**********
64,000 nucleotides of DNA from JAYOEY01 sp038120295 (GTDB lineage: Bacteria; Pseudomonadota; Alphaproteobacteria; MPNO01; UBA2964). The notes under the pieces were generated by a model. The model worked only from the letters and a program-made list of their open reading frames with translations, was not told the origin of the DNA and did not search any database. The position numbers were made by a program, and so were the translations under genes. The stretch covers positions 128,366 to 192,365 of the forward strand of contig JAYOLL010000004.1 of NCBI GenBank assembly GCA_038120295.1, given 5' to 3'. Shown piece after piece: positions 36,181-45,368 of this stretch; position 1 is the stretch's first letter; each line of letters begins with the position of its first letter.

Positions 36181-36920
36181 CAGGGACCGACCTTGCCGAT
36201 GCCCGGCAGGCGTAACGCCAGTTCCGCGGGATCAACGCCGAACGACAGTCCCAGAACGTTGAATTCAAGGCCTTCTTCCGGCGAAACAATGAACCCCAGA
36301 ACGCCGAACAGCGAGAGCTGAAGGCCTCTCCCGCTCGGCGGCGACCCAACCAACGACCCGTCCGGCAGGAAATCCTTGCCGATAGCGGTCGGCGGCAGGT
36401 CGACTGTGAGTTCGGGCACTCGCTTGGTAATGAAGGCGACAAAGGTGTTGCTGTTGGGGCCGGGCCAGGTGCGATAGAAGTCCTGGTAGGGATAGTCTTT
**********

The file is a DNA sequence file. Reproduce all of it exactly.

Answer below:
64,000 nucleotides of DNA from JAYOEY01 sp038120295 (GTDB lineage: Bacteria; Pseudomonadota; Alphaproteobacteria; MPNO01; UBA2964). The notes under the pieces were generated by a model. The model worked only from the letters and a program-made list of their open reading frames with translations, was not told the origin of the DNA and did not search any database. The position numbers were made by a program, and so were the translations under genes. The stretch covers positions 128,366 to 192,365 of the forward strand of contig JAYOLL010000004.1 of NCBI GenBank assembly GCA_038120295.1, given 5' to 3'. Shown piece after piece: positions 36,181-45,368 of this stretch; position 1 is the stretch's first letter; each line of letters begins with the position of its first letter.

Positions 36181-36920
36181 CAGGGACCGACCTTGCCGAT
36201 GCCCGGCAGGCGTAACGCCAGTTCCGCGGGATCAACGCCGAACGACAGTCCCAGAACGTTGAATTCAAGGCCTTCTTCCGGCGAAACAATGAACCCCAGA
36301 ACGCCGAACAGCGAGAGCTGAAGGCCTCTCCCGCTCGGCGGCGACCCAACCAACGACCCGTCCGGCAGGAAATCCTTGCCGATAGCGGTCGGCGGCAGGT
36401 CGACTGTGAGTTCGGGCACTCGCTTGGTAATGAAGGCGACAAAGGTGTTGCTGTTGGGGCCGGGCCAGGTGCGATAGAAGTCCTGGTAGGGATAGTCTTT